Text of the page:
The depiction of South Africa under apartheid by Nunn sets her mystery apart from others. Most of us think of apartheid as the stark division of white and black people, as it was envisioned by its designers.  The reality, as Nunn displays, was messier…The line between black and white was never clear.  In between Europeans and Africans were “non-Europeans,” people from India and those of mixed lineage who might pass.   A person’s racial identity could be changed, and with a change came a different set of rules to be observed.

curse scarab hanna

◊ ◊ ◊ ◊ ◊ ◊

I didn’t notice a significant number of reviews for YA crime novels but Sally from Books and Musings from Downunder did review one that sounds delightfully offbeat. H.Y. Hanna’s CURSE OF THE SCARAB is told from the point of view of Honey, a Great Dane, who has to look into the disappearance of other dogs from her local park and Sally says the book “has it all, a rollicking adventure with friendship, danger, laughter, bravery and dog treats“.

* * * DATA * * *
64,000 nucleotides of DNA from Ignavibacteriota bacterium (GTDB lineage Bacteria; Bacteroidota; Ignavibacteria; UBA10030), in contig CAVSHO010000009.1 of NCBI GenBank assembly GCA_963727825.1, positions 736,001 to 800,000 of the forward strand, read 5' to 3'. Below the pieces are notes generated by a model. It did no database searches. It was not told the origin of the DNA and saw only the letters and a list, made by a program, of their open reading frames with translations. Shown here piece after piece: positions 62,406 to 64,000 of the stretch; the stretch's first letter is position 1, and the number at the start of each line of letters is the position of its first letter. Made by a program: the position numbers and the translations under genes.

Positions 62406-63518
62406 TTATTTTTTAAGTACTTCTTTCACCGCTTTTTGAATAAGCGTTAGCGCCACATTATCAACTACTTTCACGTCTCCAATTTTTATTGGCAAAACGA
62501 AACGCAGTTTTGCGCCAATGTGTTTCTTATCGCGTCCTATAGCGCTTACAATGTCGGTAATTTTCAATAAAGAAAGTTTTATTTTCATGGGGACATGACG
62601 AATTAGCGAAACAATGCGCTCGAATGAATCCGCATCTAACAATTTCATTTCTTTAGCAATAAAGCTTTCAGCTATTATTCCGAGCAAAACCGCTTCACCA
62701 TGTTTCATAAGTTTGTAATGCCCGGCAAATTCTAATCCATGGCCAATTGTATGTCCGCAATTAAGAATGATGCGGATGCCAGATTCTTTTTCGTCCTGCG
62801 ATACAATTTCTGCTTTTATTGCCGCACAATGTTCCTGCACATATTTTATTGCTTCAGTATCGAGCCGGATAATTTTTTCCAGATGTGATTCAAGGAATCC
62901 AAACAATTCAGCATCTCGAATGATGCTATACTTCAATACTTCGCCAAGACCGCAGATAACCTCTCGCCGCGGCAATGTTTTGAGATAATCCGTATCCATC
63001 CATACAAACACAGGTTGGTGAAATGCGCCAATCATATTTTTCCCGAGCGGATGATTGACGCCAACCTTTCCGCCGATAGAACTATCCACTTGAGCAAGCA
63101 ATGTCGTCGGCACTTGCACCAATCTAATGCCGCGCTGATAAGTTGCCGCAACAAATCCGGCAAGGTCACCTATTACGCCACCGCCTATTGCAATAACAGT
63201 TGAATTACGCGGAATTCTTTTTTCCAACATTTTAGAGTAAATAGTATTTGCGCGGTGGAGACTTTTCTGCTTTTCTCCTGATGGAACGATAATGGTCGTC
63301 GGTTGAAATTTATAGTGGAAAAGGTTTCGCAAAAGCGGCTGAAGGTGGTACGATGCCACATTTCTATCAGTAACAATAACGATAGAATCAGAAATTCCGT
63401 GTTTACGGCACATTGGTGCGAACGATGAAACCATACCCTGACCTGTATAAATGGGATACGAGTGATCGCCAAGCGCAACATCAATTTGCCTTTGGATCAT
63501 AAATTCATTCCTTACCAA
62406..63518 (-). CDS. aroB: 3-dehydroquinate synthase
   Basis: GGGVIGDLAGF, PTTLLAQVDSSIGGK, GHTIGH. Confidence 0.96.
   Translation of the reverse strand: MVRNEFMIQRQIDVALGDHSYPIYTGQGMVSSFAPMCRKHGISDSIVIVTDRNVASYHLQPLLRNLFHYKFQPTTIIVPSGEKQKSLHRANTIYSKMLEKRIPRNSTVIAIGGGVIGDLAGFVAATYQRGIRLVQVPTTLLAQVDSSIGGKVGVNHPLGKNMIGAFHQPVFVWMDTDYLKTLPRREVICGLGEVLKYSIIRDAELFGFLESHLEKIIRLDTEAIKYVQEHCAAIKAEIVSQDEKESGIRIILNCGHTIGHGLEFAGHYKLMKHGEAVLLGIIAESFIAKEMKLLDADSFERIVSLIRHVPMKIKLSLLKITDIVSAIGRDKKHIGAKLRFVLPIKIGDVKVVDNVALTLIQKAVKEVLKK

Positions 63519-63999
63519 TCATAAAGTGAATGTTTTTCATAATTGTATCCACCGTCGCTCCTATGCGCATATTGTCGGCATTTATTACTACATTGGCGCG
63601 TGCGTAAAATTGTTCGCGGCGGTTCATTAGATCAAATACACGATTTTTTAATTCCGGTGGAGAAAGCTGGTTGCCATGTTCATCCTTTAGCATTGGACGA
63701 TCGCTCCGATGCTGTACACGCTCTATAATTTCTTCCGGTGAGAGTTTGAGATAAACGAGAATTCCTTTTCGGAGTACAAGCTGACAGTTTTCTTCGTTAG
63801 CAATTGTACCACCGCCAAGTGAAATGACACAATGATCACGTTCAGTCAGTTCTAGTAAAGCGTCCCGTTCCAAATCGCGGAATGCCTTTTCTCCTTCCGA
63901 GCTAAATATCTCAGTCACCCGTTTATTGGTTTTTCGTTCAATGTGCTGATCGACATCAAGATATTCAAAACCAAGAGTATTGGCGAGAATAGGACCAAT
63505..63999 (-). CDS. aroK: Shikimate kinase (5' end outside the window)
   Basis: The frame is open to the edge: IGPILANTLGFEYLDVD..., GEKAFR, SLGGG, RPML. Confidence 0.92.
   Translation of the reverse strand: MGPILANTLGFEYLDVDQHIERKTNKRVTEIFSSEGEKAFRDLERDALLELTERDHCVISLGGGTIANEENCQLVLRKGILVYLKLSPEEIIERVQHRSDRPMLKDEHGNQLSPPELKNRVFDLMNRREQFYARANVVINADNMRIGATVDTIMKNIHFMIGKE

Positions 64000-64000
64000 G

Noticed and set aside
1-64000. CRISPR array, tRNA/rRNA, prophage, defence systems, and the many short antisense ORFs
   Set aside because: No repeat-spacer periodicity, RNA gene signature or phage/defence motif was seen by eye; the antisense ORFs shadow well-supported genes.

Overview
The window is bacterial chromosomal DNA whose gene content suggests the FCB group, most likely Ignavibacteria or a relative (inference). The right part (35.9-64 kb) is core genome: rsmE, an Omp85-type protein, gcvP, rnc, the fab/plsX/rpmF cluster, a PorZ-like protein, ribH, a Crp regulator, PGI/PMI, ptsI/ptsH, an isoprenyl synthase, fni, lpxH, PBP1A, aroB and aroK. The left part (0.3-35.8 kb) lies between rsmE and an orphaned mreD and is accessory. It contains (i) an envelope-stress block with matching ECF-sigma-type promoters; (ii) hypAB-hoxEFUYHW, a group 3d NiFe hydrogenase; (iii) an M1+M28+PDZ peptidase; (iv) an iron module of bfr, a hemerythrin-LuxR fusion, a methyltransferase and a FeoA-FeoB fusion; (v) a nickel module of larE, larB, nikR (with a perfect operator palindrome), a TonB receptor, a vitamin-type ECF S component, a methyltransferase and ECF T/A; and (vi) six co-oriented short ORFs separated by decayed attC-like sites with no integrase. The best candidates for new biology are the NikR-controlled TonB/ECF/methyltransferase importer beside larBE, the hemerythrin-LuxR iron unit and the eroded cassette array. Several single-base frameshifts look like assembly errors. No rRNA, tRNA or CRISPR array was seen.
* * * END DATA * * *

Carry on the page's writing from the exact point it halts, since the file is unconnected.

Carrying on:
◊ ◊ ◊ ◊ ◊ ◊

Even though an Australian Women Writer took out the True Crime category in this year’s Ned Kelly Awards none of the people who reviewed the winning book, Robin de Crespigny’s  THE PEOPLE SMUGGLER, assigned it to this category during the challenge which provides further evidence to my oft-repeated argument that genre labeling is a farce. But enough of my griping. The reality is that for the second year in a row true crime didn’t generate a lot of interest for this challenge and I can’t really chide anyone as it’s not something I like to read myself (I prefer to pretend all the bad stuff happens in between pages).